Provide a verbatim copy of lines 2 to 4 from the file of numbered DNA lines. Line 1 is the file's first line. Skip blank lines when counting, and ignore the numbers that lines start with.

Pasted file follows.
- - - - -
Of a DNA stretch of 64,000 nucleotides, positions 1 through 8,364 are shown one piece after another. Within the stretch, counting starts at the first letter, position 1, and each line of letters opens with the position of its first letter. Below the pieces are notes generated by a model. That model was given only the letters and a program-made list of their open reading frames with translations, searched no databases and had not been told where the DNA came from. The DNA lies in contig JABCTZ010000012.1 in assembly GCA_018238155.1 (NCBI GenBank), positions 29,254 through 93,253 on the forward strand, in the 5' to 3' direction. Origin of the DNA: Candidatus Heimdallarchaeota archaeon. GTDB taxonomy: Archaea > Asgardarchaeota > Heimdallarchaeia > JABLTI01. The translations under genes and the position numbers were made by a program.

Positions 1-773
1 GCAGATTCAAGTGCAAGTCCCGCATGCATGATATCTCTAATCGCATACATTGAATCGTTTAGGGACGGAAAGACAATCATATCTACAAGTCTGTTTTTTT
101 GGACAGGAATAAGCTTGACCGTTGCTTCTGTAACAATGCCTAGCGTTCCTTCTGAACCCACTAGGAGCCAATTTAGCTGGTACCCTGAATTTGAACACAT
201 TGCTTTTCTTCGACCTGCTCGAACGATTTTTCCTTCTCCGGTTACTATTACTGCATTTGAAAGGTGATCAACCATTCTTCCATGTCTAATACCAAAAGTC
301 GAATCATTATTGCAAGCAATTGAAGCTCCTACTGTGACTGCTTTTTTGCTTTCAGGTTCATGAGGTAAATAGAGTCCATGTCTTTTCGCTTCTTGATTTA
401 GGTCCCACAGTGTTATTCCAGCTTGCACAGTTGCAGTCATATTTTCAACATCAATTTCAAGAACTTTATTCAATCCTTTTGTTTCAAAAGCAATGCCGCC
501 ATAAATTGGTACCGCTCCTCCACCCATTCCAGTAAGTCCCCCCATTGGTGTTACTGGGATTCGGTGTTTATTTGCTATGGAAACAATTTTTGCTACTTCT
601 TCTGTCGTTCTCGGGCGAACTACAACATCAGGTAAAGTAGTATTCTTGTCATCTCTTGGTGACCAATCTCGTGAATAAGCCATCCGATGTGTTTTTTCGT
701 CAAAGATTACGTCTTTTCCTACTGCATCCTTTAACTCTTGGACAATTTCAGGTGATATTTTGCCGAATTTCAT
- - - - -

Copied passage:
Positions 1-773
1 GCAGATTCAAGTGCAAGTCCCGCATGCATGATATCTCTAATCGCATACATTGAATCGTTTAGGGACGGAAAGACAATCATATCTACAAGTCTGTTTTTTT
101 GGACAGGAATAAGCTTGACCGTTGCTTCTGTAACAATGCCTAGCGTTCCTTCTGAACCCACTAGGAGCCAATTTAGCTGGTACCCTGAATTTGAACACAT